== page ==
The trouble so far seems to be my hips from biking. I noticed it a lot during the portion of the Wrightsville Beach marathon that I ran recently. From what I can understand ....mmmmmmkay....(that's what my doctor continually says....mmmm...kay) My form is pretty perfect when running between 6:40 and 9minutes. When I try to run faster I start to bounce a little and my feet come toward the middle in front of me. Like I'm trying to run on a line. This happens he has decided, because I'm not flexible enough and because I don't properly increase my cadence when I run faster.

Since I've only been running slow runs with a heart rate under 135 I haven't done a lot of faster running, so my hips and legs aren't quite ready for it yet. That, plus the years of cycling in which your hips never fully extend, have my hips unusually tight. When I tried running faster (I tried 6:20 for that marathon workout) instead of increasing my cadence, I overstride, not noticeably, but enough to wear out my hips and slow me down. On the treadmill it became very pronounced when I tried to run faster than 6 minutes and a bit ridiculous under 5:20..

Most people have a normal cadence of around 80-90 (I'm talking one leg hitting the ground) when running slow runs, and it gradually increases. Studies have indicated 90+ is ideal based on videos of elite runners in races. There isn't a study indicating what they run based on their training runs, but having run with enough elite runners I can tell you that it's slower. I think everyone's cadence dips along with stride length when they slow down. Running the same cadence is possible (as the pose and chi running methods prescribe) but in practice I don't think that's the case. I'm certainly a bit too slow (currently between 78 and 82). I need to get it up to around 86-92. I'm blaming all those slow miles I've been doing.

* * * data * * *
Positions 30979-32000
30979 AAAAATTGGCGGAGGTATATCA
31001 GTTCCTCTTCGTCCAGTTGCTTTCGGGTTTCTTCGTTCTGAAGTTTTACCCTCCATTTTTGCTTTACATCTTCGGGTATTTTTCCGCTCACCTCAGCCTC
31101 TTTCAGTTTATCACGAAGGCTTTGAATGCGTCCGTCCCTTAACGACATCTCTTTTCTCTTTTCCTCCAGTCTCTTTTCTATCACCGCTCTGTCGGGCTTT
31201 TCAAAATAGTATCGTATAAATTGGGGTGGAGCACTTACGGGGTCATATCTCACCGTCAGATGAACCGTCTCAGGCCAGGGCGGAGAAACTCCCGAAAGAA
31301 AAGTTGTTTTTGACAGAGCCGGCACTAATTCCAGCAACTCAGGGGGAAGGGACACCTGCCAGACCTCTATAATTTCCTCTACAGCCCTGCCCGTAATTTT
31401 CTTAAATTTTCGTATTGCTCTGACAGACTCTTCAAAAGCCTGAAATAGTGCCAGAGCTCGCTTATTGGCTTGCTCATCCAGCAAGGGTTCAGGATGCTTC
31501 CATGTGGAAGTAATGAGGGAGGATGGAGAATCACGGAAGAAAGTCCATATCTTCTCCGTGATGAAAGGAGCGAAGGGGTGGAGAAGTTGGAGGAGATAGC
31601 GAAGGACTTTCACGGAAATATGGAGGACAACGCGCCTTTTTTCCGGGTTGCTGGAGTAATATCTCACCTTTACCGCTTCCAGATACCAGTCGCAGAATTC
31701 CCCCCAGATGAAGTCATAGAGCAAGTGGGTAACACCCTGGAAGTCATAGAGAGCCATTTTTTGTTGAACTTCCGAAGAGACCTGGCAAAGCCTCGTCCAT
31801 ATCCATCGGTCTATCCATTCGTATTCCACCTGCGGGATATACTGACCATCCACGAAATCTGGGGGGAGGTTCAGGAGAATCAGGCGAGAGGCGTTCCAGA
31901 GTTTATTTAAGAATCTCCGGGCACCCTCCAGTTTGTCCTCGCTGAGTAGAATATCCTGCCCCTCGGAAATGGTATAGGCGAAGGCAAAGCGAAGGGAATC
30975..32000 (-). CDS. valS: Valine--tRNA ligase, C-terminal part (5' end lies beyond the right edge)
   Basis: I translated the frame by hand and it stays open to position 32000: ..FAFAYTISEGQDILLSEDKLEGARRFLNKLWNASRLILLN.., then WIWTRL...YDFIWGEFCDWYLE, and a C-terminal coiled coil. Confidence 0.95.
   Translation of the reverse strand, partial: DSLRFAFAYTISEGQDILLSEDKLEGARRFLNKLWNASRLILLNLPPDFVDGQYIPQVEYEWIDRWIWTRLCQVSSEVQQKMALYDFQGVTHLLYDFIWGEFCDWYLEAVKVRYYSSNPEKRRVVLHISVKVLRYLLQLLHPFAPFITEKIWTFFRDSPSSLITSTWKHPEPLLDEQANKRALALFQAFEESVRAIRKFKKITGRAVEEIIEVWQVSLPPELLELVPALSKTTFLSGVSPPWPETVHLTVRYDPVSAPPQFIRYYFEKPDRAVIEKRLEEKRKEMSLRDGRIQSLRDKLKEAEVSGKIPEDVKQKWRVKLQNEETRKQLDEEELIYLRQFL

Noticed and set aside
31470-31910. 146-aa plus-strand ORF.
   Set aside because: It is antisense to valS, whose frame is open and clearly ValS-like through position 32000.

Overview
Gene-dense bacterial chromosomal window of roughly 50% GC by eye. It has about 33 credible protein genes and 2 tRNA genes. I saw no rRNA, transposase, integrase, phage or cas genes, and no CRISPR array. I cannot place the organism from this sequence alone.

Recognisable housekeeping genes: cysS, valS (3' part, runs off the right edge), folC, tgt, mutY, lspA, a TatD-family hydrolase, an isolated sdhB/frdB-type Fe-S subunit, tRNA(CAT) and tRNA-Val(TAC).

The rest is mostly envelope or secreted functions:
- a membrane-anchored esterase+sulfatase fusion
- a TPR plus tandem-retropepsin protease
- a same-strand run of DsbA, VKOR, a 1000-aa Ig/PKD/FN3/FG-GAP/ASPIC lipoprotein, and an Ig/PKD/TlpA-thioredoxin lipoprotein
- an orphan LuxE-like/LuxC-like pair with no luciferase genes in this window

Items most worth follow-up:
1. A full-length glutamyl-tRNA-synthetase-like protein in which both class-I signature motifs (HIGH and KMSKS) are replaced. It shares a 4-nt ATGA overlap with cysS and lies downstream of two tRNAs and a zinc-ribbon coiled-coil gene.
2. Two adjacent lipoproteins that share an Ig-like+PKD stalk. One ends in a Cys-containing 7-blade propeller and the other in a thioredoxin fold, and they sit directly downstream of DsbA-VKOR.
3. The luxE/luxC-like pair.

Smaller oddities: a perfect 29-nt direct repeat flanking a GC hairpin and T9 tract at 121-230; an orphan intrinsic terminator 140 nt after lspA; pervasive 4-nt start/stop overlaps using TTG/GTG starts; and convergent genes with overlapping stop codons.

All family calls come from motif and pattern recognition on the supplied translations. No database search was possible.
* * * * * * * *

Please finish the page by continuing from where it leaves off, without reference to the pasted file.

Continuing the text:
So for now I'm going to try, even 0n my slow runs, to up my cadence only so that when I'm running fast I'm more comfortable at a faster cadence. When initially increasing my cadence, and with my new orthotics, I'm quite for now I'll hold off on worrying about my mileage until I get those two dialed in. The doctor gave me a bunch of strengthening and stretching exercises to do...mmmmmmkayyyyy...So that's what I've been doing.

That picture was taken by Alexandra. I was busy stretching and watching political shows while she was cooking wonderful homemade soup.

Before the stretching, the soup, and watching the movie "Girl with the Dragon Tattoo". We had gone running down at her favorite running place. While I was there, feeling goofy as hell trying to run a faster cadence...I continually came across foreigners walking on the wrong side of the trail. I'm not exactly sure of their nationalities.. I'm guessing Indian's or Pakistani's and some sort of Asians, but wherever they come from it seems they probably drive on the left side of the road.

I witnessed this in Australia almost instantly when I was there. Since they drive on the left....they also walk on the left. I made a conscious effort to comply with the cultural norm. Sometimes I'd forget...most dangerously and embarrassingly when I was flying down the road on a scooter after hours and hours and many stops to admire the view...on a lonely road without traffic. Not paying attention to where you're going, and following the flow are irritations I probably developed cycling. Founded by numerous circumstances where others mistakes often were paid for by my skin being left on the pavement. So I've become a bit of an intolerant grump in that regard when I'm exercising. Especially with the numerous folks playing with cellphones who become oblivious to the life and beauty going on around them.